Spirituality and Climate Change

snow fallAn article I wrote on climate change was just published in the March issue of Response Magazine.  To read the article in its entirety, go to “Climate Change:  A Spiritual and Moral Issue.”   It includes the following words:

“Climate change is a spiritual issue.  It raises the question of how we experience God’s creation.  Is the natural world simply raw material to be turned into “stuff,” then used and thrown away?  Can we freely disregard and pollute the land, air, and water for the sake of industrial development?  Or is the natural world a holy place, a sacrament through which God is revealed?  How we experience and understand God’s creation will affect our response to the climate crisis.

“We are part of the natural world:  children of God but also children of the earth.  We are part of the interconnected web of life. This may not always be obvious in the midst of shopping malls, parking lots, and gated communities. We may be under the illusion that our human-constructed “world” sits on top of nature, somehow insulated and separated from the forces of nature that we have tamed through technology.  But the increasing frequency of record-breaking extreme weather events makes it clear that this view is as artificial as our constructions. The dramatic effects of climate change show us how vulnerable we are.  In spite of our incredible cultural and technological accomplishments, we are still created beings, dependent on the God who created us and interdependent with the rest of creation.”

I’ll be giving a power point presentation on climate change on Sunday, March 17, at the Grass Valley Friends Meeting House following their regular Sunday meeting.   Contact me to schedule a presentation for your group.  Let’s join together with the hundreds of thousands of people around the world who are speaking out and taking a stand for climate justice.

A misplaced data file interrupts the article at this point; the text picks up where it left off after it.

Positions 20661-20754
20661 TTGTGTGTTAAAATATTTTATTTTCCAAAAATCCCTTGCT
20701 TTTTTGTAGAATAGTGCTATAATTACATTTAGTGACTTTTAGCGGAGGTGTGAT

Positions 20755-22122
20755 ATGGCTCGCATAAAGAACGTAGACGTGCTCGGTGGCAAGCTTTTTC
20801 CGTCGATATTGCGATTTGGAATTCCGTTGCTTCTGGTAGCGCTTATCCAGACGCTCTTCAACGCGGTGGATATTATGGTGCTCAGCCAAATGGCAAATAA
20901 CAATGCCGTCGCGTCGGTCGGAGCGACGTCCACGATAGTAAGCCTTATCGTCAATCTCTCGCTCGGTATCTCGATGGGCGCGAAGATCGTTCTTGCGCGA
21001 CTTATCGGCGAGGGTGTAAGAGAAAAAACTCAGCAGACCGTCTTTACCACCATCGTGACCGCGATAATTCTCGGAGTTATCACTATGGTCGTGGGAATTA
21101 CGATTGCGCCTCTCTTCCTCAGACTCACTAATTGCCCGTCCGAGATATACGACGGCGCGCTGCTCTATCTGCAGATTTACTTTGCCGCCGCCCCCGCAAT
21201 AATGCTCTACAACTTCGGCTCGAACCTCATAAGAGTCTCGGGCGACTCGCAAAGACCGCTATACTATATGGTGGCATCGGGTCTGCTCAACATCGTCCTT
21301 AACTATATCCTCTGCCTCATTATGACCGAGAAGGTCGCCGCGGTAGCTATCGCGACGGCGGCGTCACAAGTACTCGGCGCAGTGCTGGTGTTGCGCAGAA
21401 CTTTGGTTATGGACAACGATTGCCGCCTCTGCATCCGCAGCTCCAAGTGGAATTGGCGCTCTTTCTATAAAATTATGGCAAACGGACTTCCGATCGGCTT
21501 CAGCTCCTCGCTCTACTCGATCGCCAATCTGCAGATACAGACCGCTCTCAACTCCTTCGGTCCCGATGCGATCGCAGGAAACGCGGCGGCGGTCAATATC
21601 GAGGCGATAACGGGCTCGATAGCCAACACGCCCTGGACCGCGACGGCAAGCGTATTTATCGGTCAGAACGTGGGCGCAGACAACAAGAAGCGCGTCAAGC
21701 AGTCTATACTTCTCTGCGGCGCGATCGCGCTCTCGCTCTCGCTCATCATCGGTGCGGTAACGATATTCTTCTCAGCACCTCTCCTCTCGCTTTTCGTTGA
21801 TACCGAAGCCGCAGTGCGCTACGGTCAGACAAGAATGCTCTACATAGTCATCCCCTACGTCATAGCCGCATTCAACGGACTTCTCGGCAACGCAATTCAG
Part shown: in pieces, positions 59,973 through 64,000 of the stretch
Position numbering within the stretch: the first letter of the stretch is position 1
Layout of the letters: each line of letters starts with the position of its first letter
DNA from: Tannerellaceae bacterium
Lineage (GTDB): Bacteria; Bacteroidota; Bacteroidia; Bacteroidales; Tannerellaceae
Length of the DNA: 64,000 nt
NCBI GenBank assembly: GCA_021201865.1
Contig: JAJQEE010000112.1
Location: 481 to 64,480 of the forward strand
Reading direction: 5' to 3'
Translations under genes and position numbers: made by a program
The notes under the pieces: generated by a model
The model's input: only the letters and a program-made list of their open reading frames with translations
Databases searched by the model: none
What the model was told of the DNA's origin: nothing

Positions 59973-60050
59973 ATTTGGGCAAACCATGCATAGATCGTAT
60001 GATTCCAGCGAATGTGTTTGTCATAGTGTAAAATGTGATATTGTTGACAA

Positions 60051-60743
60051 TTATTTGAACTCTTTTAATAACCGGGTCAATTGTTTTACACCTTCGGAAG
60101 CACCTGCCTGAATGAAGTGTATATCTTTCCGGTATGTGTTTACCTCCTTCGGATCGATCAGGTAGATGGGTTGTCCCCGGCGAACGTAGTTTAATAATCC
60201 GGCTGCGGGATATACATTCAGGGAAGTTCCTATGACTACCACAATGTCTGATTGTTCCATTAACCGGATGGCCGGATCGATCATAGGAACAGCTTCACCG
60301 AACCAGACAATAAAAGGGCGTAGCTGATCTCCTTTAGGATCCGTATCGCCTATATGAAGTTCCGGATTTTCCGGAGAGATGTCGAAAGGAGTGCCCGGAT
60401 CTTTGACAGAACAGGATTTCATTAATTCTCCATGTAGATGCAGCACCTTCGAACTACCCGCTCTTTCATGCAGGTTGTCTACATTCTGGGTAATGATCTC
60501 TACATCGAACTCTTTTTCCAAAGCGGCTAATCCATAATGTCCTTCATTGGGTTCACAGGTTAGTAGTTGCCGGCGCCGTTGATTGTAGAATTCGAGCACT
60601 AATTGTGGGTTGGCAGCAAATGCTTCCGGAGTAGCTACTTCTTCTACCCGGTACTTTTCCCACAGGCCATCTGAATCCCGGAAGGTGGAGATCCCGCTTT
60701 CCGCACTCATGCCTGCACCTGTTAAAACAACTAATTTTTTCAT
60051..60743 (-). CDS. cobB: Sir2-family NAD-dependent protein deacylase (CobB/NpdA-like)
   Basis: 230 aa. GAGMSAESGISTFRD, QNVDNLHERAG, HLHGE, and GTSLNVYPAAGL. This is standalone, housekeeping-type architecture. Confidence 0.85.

One thought on “Spirituality and Climate Change

  1. Ever since watching the video of a talk by Guy McPherson, I’ve been thinking about how the reality of climate change — it’s increasing pace, it’s devastating extent — can tempt us to fall into despair. McPherson believes that everything is happening much much faster than even the mainstream scientific consensus suggests. He is so immersed in this issue that he actually feels that the Earth’s best hope is civilizational collapse. This is perverse, and yet his talks are very compelling.

    So, how do we walk the line between hope and despair?

    Your words, Sharon, are helpful in keeping us sane and balanced.

    l’ve also found the work of Buddhist scholar Joanna Macy very helpful (“Active Hope: How to Face the Mess We’re in without Going Crazy“).

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